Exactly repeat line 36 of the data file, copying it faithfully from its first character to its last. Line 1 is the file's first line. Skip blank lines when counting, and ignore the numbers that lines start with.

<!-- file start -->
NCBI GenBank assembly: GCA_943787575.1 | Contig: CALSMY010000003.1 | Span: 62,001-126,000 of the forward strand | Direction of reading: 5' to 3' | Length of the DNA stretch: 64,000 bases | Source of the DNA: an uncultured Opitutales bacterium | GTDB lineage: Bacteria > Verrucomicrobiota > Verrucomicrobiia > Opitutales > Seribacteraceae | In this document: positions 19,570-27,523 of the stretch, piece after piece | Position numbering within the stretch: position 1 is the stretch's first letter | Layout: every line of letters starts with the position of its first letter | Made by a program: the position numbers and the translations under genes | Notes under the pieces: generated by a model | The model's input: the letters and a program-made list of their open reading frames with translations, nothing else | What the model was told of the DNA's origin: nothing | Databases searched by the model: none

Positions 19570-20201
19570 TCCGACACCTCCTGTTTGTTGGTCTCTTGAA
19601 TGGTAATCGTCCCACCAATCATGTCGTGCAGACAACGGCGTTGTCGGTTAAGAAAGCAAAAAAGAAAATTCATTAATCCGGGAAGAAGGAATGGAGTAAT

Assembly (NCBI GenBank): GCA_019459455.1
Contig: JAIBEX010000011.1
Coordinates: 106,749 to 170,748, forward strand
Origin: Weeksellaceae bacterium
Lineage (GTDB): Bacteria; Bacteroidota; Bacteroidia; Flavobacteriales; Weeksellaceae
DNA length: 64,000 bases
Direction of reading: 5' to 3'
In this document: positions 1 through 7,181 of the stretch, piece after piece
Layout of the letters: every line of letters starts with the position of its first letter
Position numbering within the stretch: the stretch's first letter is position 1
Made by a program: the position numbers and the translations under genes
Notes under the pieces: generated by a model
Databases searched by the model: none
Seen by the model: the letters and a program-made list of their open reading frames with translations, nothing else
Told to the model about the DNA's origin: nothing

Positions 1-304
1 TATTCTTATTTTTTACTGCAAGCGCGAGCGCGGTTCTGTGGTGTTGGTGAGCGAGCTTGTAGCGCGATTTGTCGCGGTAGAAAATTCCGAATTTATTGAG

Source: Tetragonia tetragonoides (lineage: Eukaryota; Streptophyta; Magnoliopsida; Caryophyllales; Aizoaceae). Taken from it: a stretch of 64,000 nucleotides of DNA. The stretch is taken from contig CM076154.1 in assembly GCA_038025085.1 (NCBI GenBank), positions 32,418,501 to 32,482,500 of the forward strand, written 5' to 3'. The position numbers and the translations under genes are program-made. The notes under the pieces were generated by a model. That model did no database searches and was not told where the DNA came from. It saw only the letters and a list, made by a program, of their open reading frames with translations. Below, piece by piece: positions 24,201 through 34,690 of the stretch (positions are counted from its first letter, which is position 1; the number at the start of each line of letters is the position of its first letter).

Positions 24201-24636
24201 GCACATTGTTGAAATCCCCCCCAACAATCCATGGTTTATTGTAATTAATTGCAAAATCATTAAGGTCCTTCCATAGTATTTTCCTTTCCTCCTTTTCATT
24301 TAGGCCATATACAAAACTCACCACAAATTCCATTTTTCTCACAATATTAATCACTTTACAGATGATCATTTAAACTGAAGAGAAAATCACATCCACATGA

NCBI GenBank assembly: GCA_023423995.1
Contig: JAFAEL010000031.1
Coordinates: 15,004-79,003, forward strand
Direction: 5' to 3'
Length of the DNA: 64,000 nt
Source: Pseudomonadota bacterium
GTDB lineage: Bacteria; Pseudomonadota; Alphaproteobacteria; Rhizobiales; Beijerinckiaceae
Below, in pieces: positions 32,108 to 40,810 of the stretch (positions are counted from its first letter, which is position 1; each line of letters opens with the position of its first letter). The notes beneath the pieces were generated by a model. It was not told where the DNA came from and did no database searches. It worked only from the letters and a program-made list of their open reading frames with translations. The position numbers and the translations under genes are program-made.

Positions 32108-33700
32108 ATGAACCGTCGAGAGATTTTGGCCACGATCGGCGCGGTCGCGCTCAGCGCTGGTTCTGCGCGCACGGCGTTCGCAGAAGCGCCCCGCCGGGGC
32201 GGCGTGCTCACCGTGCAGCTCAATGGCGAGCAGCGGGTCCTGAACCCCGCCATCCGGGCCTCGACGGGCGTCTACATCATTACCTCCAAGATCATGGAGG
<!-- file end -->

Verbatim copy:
32201 GGCGTGCTCACCGTGCAGCTCAATGGCGAGCAGCGGGTCCTGAACCCCGCCATCCGGGCCTCGACGGGCGTCTACATCATTACCTCCAAGATCATGGAGG